7:30 - 8:00: Networking

RSVP here to attend. Space is limited for this free special event. Drinks and light appetizers will be served, and you’ll also get to be the first to see a brand new space Century Partners is redeveloping into a restaurant at 9425 John R Rd., Detroit.

Learn more about the High Growth Happy Hour series, which connects entrepreneurs and inspires them to scale in Metro Detroit.

Subscribe to our sister publication Southeast Michigan Startup to follow more companies scaling in Detroit.

Article explores overlooked beauty of east riverfront housing

Former Model D managing editor Matthew Lewis wrote an article for Hour Detroit about the attractive, and relatively overlooked housing on the Detroit River. Titled "Strait Outta Downtown," the article profiles apartments and houses in The Jeffersonian, "a 30-story, 410-unit midcentury masterpiece," and the Joseph Berry Subdivision, "a small neighborhood consisting of just four streets and fewer than 90 homes."

"But the beauty of its residences—and the influence of its residents—are outsized," writes Lewis.

The article notes that the East Riverfront is a potential growth spot given the skyrocketing real-estate values in downtown and midtown, and its location along Detroit's most distinctive natural feature.

The Jeffersonian, Lewis writes, "features views of cityscapes that are uniquely Detroit—the downtown skyline, blocks of the near east side that are lush with greenery and sparse of houses, Chrysler's sprawling Jefferson North assembly plant, Waterworks Park, and the tidy Berry sub immediately below."

The article then profiles the 5,200 square foot Georgian Colonial located in the Joseph Berry Subdivision and owned by the Linn family since 1983. The houses in the subdivision Lewis writes, "rarely go on the market. A non-waterfront, 5,200-square-foot Tudor described as a 'renovation opportunity' sold last year for $220,000. The Linns' newest neighbor, Kid Rock, moved in two years ago to a house on the west end of Dwight Street."

The article also lists other housing options along the riverfront and is accompanied by attractive photographs of housing, owners, and views of the river and city. 

Community space hosts small scale development "walk and talk" in downtown Hamtramck

Those interested in local, brick and mortar development should attend a walk and talk this Monday in Hamtramck. The event will take place around 4:30 pm at Bank Suey, a community space on Joseph Campau that's undergone a number of transformations since its construction nearly a century ago (it was once a former bank branch, then bar, then Chinese take-out). 

Minneapolis-based IncDev's executive director Jim Kumon will begin the proceedings with a talk about small scale development. Then attendees will continue the dialogue with a walk along Hamtramck's main commercial thoroughfare, Joseph Campau. The tour will end its journey at Bumbo's for drinks and pizza.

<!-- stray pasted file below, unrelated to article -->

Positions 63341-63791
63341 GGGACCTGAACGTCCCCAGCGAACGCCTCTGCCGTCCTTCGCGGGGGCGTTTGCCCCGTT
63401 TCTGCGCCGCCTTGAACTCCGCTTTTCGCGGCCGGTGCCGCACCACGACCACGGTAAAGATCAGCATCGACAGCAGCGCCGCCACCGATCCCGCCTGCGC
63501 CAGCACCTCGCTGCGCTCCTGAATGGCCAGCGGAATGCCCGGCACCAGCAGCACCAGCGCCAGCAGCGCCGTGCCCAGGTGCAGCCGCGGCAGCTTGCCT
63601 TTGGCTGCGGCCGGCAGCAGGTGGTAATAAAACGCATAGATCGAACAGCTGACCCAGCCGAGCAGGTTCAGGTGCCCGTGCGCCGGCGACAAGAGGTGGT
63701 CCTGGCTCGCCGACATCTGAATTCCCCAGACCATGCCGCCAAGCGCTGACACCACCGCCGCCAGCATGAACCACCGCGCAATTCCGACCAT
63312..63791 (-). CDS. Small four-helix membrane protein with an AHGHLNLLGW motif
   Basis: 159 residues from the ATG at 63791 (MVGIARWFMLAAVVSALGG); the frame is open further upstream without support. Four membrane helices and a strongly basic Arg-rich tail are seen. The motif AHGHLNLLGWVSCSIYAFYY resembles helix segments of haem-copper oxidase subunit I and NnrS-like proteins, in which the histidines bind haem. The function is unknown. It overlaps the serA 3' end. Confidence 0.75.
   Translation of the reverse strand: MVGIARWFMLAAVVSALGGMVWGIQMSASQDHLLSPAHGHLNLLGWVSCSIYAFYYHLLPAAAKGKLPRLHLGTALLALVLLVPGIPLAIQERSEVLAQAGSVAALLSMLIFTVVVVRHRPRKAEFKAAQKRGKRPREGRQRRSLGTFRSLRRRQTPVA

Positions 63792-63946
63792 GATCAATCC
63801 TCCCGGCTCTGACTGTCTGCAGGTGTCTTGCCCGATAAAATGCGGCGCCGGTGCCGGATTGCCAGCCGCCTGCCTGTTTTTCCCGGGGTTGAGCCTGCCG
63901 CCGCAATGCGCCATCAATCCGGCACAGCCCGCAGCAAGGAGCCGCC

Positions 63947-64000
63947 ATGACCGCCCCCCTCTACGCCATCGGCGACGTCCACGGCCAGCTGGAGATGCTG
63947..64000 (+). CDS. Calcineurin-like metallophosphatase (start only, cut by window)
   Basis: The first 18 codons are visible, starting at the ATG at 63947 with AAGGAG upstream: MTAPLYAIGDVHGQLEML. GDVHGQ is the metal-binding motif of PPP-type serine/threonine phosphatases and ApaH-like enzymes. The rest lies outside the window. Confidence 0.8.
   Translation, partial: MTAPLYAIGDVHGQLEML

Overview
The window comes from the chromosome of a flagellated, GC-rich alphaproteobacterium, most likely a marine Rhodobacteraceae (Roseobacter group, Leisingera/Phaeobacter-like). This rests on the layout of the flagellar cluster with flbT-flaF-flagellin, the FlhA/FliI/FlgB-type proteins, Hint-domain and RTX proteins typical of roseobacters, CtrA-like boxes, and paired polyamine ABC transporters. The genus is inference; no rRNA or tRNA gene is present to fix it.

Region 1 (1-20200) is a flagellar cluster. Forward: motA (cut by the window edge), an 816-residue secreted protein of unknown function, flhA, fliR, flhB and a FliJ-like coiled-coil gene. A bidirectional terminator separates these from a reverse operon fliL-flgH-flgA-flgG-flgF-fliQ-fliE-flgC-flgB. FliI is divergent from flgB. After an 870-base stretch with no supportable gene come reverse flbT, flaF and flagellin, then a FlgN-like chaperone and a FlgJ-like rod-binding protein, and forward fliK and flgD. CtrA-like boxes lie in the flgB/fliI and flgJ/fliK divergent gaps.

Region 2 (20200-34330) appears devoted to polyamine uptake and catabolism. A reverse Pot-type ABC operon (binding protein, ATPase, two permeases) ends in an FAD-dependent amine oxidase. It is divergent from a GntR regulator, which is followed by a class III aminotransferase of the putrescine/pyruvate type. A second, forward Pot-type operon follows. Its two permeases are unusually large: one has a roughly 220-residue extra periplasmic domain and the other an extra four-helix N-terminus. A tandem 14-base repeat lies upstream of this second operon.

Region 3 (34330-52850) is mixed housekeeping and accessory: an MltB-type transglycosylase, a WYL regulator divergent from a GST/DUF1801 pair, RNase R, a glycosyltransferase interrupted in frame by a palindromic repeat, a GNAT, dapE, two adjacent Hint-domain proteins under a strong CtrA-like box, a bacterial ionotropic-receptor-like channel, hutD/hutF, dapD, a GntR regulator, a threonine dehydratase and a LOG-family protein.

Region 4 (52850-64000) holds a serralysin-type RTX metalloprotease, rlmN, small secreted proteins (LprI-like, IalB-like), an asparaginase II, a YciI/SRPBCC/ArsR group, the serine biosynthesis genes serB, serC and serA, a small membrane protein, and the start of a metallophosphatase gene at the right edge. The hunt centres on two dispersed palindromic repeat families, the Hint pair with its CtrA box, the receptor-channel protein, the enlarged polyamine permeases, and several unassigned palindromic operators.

This walk and talk is an example of the kinds of events Bank Suey plans to host in the future (the space is active, but still being renovated). Their website states: "We want to explore new ways to fill main street spaces...We want to create a space that supports community ideas and needs, focusing on the value of local economy and building community wealth."

The event is donation-based, and you can reserve tickets here

Disclaimer: The publisher of Model D, Alissa Shelton, is the owner of Bank Suey and an enthusiastic supporter of development in Hamtramck. 

Fort Street drawbridge over Rouge River reopens


In May 2013, the Fort Street drawbridge that spans the Rouge River in southwest Detroit closed for repairs. Built in 1922 by the Bethlehem Steel Corporation, the bridge serves as an important connection point between Detroit's Oakwood and Delray neighborhoods, as well as between the Downriver region and southwest Detroit. Yet its closure might have proven only a minor inconvenience to area motorists and pedestrians had the West Jefferson Avenue bridge two-thirds of a mile to the south not closed in the same month. That bridge was damaged when its operator, who was suspected of being intoxicated, lowered the span on top a passing ship.

Since then, people in the area have had their options for crossing the Rouge cut in half: they could either take the Dix Avenue Bridge in Dearborn or the I-75 bridge in Detroit, making their journeys more circuitous.

That changed, however, on Thursday, Dec. 31, when the bridge finally reopened after 31 months of repairs that cost the Michigan Department of Transporation $46 million. The Detroit News reports that the repairs were completed nearly a year behind schedule because of the complexity of the job and interference by river traffic. Currently one lane of traffic is open in each direction, but MDOT told the News that it expects to open the bridge's three other lanes by the end of January.

The West Jefferson Avenue drawbridge is expected to reopen in August.

Check out this time-lapse GIF of the reconstructed Fort Street Bridge in action:



Read about locals' reactions to the reopening of the Fort Street Bridge: Inside Southwest Detroit.

Read more: Detroit News
 
239 Redevelopment Articles | Page: | Show All